Class is back in session for the Sarasota County School Board. And if board members haven’t finished their back to school shopping, they should stock up on black pens and toss out the red.
The board met Tuesday for its first board meeting and monthly work session of the 2013-2014 school year. The new school year began with some good news from Chief Operating Officer Scott Lempe.
Lempe reported that reductions in construction costs statewide had slashed the estimated costs of multiple renovation projects under way at Sarasota schools.
Renovation work at Sarasota County Technical Institute (SCTI), originally forecast to fall between $172 million to $190 million, was revised down to a new price tag of $90.5 million — almost $100 million in potential savings and at least a 50% drop from the original bid. Lempe said that a dramatic drop in construction costs along with smart, practical compromises on building materials and the efficiency of project management, made the difference.
“Everything didn’t need to be gold-plated,” Lempe said at the meeting. “We never considered increasing the budget to be an option.”
Lempe compared the SCTI project to the 2009 renovations at Riverview High School, completed at the height of the recession, noting that the price per square foot of the SCTI renovation was $100 less than Riverview’s. SCTI will cost $140 per square foot, compared with $240 per square foot for the 2009 Riverview renovations.
SCTI is not the only School Board project to benefit from the economic turnaround. The renovations at Sarasota Middle School and Laurel Nokomis School, each estimated to cost $10 million, are both approximately $500,000 under budget, Lempe said at Tuesday’s work session.
The Venice High School renovations, which include a new culinary arts facility that opened Monday and a new performing-arts center due to open next year, also came in well in the black. The School Board recently approved an $8 million reduction in cost for the $90.5 million project, representing cost savings of 10%.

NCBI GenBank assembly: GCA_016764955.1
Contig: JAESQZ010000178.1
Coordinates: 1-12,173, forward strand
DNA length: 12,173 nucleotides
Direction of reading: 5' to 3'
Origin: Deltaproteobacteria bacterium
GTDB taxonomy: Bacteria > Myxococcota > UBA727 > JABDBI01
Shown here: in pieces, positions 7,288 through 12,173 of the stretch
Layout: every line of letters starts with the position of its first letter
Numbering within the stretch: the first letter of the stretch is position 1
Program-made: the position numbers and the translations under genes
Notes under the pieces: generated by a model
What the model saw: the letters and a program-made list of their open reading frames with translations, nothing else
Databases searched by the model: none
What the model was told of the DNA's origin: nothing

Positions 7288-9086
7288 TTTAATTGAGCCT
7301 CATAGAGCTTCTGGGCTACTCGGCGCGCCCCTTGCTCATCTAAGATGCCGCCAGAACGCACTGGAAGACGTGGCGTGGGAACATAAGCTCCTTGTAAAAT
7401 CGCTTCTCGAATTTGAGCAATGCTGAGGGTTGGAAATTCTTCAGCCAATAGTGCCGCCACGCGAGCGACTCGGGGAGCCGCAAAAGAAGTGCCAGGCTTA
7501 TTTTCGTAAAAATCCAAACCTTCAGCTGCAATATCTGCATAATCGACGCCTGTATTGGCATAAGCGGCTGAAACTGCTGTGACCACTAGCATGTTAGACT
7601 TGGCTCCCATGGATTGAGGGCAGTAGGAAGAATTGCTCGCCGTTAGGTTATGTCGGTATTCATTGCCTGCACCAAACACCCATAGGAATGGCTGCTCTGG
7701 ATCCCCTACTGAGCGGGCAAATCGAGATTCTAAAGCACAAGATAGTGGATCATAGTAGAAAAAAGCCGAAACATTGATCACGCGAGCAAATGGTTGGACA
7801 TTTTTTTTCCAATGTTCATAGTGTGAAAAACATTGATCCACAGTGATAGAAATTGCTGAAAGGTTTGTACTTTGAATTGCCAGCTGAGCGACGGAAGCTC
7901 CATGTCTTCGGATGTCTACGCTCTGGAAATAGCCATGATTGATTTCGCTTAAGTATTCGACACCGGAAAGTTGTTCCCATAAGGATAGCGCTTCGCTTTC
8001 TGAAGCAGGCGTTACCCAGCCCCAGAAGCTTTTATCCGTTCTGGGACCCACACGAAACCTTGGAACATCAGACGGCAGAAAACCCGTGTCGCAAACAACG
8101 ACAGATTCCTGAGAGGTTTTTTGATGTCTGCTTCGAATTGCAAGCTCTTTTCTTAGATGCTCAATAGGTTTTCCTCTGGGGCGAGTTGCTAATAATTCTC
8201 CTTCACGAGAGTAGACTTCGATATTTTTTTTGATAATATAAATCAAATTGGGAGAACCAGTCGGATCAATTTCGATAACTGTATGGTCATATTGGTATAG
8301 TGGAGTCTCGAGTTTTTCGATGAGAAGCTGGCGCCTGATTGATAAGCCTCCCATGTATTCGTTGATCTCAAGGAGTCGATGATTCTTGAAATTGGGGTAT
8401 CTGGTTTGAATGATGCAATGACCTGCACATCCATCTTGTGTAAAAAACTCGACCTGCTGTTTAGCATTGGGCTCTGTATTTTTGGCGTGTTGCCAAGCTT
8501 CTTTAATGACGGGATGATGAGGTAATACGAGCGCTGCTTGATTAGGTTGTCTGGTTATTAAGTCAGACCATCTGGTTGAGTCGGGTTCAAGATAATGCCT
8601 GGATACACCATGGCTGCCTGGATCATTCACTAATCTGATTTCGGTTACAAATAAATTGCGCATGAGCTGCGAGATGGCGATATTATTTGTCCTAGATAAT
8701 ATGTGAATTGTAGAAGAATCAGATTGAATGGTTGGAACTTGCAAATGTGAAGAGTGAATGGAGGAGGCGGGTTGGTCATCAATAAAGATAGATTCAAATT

“That’s a credit to the contractor and the construction manager,” Lempe said.
The Venice High School renovations also include a new media center designed to encourage student interaction and a revamped front courtyard.
The cost savings from the renovation projects will benefit other Sarasota School Board projects. According to Lempe, the money saved from the SCTI renovation will be re-allocated within the School Board’s capital fund to meet other needs such as paying for more school buses, adding technology in the classroom and facility improvements at other area schools.
“Coming in under budget is a big deal,” School Board member Jane Goodwin said. “Especially with renovations.”
Other topics discussed at Tuesday’s meetings included:
• Two new channels will be included in the 2013-2014 line-up for Channel 20 programming. The new channels will provide more in-depth coverage on policy issues and help the School Board educate the public on legislative issues. “This will enhance our partnerships in the community,” said School Board member Caroline Zucker. “I’m excited.”
• The School Board discussed possibly tightening the belt on charter school funding. No action was taken, but the issue was discussed during a work session meeting.
• The School Board approved a dual-enrollment agreement with State College of Florida, requiring the school district to pay $72.23 per hour for each student enrolled, complying with a new law.
• A task force will report back to the board in several weeks to report its findings on a potential school employee health clinic, district health care costs and worker incentives.
• The School Board reports that the first day of school was a success. “Everything ran smoothly,” School Board member Shirley Brown said.
• The Food and Services Department won a national Best Practice Award from the USDA.
The next Sarasota County School Board meeting is scheduled for 6:30 p.m. Sept. 3, at the Landings Administrative Complex, 1980 Landings Blvd., Sarasota.
Residents can call 927-9000 for more information.
Contact Nolan Peterson at [email protected]